The Final Verdict on Echinacea

Disclaimer: Results are not guaranteed*** and may vary from person to person***.

Echinacea’s biggest role is in fighting the common cold.I’ve written quite a bit about this herbal cure, particularly in my newsletter, the Vitamin Doctor. But in truth, echinacea can be awfully confusing. Some evidence says it works, other studies say no way. Some people swear by it, some find no value at all. Where do I stand on this and what should you know? Read on.

First off, we know that echinacea influences the immune system, which is what fights off viruses. Echinacea’s biggest role is in fighting the common cold. The herb helps the body’s immune system kill off foreign cells, while also boosting the activity of your “natural killer cells.” Echinacea has anti-inflammatory activity, antifungal properties, and also stimulates other immune cells that fight invaders. For these reasons, it is believed to fight off infections.

PLUS: Five unusual Chinese remedies for a cold

Yet, there is a great deal of controversy about the effectiveness of echinacea in preventing and treating the common cold. Some studies show that echinacea can reduce the severity of cold symptoms, as well as its duration—by 10% to 30%. On the other hand, studies have failed to show any effect at all.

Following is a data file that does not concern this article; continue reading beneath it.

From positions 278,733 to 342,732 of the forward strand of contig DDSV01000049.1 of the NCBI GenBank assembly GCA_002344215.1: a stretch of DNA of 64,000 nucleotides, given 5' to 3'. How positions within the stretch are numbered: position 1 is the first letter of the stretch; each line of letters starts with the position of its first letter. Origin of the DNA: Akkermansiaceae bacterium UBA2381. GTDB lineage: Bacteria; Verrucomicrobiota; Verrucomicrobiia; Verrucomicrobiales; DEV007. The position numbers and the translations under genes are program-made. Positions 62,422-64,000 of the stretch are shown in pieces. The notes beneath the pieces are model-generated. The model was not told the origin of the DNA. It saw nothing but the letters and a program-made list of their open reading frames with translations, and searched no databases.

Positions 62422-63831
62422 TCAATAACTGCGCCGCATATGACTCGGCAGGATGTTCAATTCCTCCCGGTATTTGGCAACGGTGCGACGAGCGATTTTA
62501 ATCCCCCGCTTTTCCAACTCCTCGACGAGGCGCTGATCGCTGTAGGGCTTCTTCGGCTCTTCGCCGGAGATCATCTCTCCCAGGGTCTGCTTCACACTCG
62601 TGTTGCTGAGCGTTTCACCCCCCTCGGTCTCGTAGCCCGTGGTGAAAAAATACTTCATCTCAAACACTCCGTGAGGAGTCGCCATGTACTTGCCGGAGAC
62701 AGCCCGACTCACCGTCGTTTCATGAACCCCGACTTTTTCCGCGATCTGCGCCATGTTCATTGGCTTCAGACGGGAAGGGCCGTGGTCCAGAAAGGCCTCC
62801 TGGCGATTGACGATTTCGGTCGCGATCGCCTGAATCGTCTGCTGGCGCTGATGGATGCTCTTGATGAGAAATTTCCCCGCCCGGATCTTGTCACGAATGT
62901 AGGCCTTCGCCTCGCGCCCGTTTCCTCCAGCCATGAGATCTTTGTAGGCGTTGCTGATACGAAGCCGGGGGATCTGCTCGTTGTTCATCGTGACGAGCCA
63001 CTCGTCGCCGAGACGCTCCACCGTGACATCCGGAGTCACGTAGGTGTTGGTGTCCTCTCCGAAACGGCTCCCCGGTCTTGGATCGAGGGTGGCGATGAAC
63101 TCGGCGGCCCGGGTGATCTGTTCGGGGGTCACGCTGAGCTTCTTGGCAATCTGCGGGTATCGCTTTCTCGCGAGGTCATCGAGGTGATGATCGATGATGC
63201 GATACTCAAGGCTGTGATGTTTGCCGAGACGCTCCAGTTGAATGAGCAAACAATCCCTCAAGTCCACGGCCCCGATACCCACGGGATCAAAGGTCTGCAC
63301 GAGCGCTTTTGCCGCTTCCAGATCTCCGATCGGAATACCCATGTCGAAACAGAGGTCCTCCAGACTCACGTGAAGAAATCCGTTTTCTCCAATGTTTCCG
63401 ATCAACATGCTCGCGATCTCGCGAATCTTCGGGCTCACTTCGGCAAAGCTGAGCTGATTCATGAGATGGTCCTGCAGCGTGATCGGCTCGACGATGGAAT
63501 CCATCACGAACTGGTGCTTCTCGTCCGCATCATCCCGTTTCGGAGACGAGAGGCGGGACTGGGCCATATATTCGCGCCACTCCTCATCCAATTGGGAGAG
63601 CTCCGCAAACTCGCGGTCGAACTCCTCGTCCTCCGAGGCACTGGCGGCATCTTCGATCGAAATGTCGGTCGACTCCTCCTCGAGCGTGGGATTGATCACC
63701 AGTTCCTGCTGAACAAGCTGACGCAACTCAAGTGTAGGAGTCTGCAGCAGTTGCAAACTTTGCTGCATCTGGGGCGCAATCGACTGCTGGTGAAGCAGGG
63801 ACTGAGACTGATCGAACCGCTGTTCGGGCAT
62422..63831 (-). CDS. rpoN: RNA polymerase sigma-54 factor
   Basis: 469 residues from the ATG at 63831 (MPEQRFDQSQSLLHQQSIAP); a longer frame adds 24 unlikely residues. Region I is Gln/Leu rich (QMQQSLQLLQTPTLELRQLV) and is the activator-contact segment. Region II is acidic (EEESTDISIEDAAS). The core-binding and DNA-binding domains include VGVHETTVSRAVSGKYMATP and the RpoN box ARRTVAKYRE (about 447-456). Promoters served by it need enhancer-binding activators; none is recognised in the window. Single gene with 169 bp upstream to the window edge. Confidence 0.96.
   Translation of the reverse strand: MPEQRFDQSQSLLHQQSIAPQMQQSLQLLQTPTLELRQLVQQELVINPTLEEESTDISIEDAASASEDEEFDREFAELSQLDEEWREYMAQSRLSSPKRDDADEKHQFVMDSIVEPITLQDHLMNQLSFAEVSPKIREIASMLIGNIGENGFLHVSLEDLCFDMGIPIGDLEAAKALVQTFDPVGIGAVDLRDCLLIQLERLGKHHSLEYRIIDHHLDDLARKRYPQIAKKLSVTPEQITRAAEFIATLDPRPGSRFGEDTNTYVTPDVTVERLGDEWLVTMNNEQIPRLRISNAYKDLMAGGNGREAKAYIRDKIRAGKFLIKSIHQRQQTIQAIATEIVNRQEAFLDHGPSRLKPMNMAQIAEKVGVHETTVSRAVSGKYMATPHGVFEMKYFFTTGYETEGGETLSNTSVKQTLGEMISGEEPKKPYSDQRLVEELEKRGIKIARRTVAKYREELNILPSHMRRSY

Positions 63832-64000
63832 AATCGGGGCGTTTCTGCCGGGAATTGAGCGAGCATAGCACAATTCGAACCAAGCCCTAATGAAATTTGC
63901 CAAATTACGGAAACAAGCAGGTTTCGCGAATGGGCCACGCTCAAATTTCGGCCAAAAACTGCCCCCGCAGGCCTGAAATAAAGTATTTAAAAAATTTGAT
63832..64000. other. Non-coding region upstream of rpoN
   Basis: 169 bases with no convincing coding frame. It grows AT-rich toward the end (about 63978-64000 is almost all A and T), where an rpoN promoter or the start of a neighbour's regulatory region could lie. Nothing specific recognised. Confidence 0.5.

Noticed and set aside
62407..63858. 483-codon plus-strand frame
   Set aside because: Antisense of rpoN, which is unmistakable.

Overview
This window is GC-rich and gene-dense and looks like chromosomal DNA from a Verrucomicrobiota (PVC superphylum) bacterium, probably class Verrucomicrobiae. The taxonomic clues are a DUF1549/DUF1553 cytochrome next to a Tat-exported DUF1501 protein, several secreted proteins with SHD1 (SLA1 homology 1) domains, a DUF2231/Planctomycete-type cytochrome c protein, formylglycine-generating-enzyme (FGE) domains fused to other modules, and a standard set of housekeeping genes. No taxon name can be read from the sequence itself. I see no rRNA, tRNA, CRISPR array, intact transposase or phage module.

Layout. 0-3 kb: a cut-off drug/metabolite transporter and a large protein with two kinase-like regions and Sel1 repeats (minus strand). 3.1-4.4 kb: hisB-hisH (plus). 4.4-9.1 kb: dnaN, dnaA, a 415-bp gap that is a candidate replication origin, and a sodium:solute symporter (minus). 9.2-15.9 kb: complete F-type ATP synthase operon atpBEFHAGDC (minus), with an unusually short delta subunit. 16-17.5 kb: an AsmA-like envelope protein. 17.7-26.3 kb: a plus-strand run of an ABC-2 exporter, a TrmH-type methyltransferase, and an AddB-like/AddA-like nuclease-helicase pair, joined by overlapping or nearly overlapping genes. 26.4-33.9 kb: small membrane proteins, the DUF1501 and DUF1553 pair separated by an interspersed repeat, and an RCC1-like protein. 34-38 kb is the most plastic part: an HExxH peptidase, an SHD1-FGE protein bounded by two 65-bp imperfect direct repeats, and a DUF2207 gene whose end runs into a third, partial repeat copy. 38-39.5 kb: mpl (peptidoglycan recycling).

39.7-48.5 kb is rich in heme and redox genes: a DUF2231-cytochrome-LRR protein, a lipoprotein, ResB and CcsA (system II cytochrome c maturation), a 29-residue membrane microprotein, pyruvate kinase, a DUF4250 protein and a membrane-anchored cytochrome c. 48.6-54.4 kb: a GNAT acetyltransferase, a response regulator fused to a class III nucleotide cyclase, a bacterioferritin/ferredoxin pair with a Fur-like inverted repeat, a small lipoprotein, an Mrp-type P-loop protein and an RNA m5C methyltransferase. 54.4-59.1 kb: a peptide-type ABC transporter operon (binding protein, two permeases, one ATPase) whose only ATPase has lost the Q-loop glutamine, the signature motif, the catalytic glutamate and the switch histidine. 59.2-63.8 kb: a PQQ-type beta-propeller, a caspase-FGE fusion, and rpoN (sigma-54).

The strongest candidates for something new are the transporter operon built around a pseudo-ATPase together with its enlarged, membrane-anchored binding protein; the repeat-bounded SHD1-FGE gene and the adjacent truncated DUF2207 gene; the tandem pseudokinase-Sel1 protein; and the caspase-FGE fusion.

Similarly, there are studies that show echinacea can decrease the risk of developing the common cold by 45% to 58%, when taken days or months before a cold strikes. Yet other studies fail to show any benefit from taking echinacea before the onset of a cold.

In my mind, such discrepancies in research could be due to many reasons:

• Different species of echinacea used

• Different preparation methods employed

• Different patient population studied

• Different times patients began taking echinacea

• Different research study designs

My final word on this subject is: this famous herbal cure is worth experimenting with. It just might help you withstand a cold or flu. But it shouldn’t be considered a definitive cure at this point. We continue to await better-designed studies that draw firm conclusions.